Considering there haven't been any other Cubs Game 7s, or World Series appearances for that matter, over the seven-plus decades in between, Mowery knew this opportunity was special, and unique.
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"I don't think I can wait another 71 years, that's for sure," he said.
The journey to Progressive Field from his native Chicago wasn't easy. First, there was the matter of coming up with the resources to fly to Cleveland, pay for a hotel and finding a game ticket.
His son started a GoFundMe page, and although there wasn't much time, the goal was met. Some fans donated airline miles; others donated cash.
"I have no idea how they did it," Mowery said of the effort.
Mowery attended World Series Game 3 last week in Chicago, and after the Cubs went down in the Series three games to one, he figured that's where the story might end.
But the Cubs mounted a comeback, winning Games 5 and 6, giving Mowery the opportunity to attend that elusive Game 7.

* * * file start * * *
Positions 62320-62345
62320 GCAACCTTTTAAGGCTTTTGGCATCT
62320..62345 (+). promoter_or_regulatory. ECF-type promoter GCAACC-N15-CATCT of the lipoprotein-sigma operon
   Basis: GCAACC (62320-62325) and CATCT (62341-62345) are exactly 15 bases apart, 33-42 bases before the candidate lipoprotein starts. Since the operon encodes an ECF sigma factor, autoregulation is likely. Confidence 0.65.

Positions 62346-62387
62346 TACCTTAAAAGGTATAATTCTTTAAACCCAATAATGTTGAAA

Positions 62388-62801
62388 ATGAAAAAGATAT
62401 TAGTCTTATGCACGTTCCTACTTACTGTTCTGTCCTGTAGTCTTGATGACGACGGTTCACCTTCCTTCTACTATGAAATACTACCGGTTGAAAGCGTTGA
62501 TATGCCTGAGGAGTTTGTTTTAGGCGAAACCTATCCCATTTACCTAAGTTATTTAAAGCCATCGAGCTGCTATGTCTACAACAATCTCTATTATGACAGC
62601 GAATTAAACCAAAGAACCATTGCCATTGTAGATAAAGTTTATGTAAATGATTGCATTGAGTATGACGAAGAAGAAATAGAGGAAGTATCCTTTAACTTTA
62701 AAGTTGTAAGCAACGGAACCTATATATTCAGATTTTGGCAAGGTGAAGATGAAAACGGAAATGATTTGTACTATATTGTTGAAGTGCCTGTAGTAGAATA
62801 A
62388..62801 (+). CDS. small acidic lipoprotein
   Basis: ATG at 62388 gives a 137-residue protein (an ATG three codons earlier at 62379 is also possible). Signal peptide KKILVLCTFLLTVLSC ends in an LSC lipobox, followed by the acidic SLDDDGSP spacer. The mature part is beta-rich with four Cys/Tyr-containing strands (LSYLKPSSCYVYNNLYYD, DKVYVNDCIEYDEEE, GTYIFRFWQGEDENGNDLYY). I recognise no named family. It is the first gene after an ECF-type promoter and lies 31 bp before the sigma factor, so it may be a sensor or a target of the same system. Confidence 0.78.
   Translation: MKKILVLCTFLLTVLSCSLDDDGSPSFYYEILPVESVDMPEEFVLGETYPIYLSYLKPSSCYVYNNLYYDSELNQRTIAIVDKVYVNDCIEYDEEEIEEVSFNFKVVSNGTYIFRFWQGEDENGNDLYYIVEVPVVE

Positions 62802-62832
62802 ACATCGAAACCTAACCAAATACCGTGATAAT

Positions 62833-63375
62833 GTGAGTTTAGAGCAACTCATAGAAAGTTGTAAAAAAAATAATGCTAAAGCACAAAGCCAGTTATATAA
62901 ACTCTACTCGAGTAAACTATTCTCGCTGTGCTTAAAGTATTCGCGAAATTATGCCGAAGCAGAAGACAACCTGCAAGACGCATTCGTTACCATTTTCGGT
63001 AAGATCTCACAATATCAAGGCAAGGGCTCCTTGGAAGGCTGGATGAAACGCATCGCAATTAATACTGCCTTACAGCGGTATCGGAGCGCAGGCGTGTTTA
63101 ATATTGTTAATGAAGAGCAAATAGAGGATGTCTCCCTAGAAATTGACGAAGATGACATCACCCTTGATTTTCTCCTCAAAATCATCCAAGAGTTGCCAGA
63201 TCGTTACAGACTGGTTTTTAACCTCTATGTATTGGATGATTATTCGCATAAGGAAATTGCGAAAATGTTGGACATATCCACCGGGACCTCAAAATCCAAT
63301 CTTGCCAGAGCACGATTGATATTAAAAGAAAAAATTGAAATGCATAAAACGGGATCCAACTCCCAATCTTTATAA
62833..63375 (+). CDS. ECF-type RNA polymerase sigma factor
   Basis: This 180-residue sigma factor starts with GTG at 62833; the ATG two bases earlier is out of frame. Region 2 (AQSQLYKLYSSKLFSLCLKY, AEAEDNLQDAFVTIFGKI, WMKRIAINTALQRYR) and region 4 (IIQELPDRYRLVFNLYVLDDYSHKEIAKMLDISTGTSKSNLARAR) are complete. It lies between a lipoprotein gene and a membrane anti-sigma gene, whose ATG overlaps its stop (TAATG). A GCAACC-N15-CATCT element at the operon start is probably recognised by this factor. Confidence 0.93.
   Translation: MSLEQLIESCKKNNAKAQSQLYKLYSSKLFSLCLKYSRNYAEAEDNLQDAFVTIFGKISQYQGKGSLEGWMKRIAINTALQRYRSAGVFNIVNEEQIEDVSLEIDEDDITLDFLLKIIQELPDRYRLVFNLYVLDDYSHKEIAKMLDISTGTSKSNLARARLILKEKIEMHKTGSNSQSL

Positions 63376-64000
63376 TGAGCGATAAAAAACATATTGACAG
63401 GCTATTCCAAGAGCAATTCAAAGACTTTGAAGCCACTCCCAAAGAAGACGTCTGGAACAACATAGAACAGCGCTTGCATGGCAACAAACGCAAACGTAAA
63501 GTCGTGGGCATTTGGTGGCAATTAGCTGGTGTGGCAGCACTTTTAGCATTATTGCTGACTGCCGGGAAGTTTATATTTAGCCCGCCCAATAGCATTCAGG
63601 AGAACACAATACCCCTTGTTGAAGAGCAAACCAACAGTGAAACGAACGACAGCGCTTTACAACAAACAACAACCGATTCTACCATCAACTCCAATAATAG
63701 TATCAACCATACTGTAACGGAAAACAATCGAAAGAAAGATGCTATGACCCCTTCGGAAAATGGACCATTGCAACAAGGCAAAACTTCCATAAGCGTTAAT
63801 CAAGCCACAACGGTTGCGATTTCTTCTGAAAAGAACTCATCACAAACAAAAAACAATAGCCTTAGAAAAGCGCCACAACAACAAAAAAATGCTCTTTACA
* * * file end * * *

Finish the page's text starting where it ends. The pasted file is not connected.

Sitting in section 533, four rows from the top of Progressive Field, Mowery, wearing a Cubs jersey with "I was at the last Cub World Series game Oct. 10, 1945" printed on the back, reminisced about his days as a youth, growing up blocks from Wrigley Field.
It was much different back then, compared to today, in that players intermingled with the general public in ways they do not in more modern times.
Mowery lived only one block from Hall of Famer Gabby Hartnett, and another Cubs player, Guy Bush, owned a gas station near Wrigley Field.
Mowery's aunt owned a rooming house, where many Cubs players from the 1930, '40s and '50s lived during the season.
Mowery still lives about a mile from Wrigley Field and said he plans to attend the parade in Chicago if the Cubs were to win the World Series.
Mowery attended three World Series games in 1945. Games 5 and 7 -- bleacher seats -- cost $1.50. He was a little fancier for Game 6, ponying up $6 for a seat in the grandstands.
The experience was pricier this time around, but with the help of perfect strangers, Mowery was able to realize his dream to attend another Cubs Game 7.
He has 41 grandchildren and great-grandchildren who were rooting for him, too.
"Sadly, some of them are [White] Sox fans," he joked. "But they're out of the will."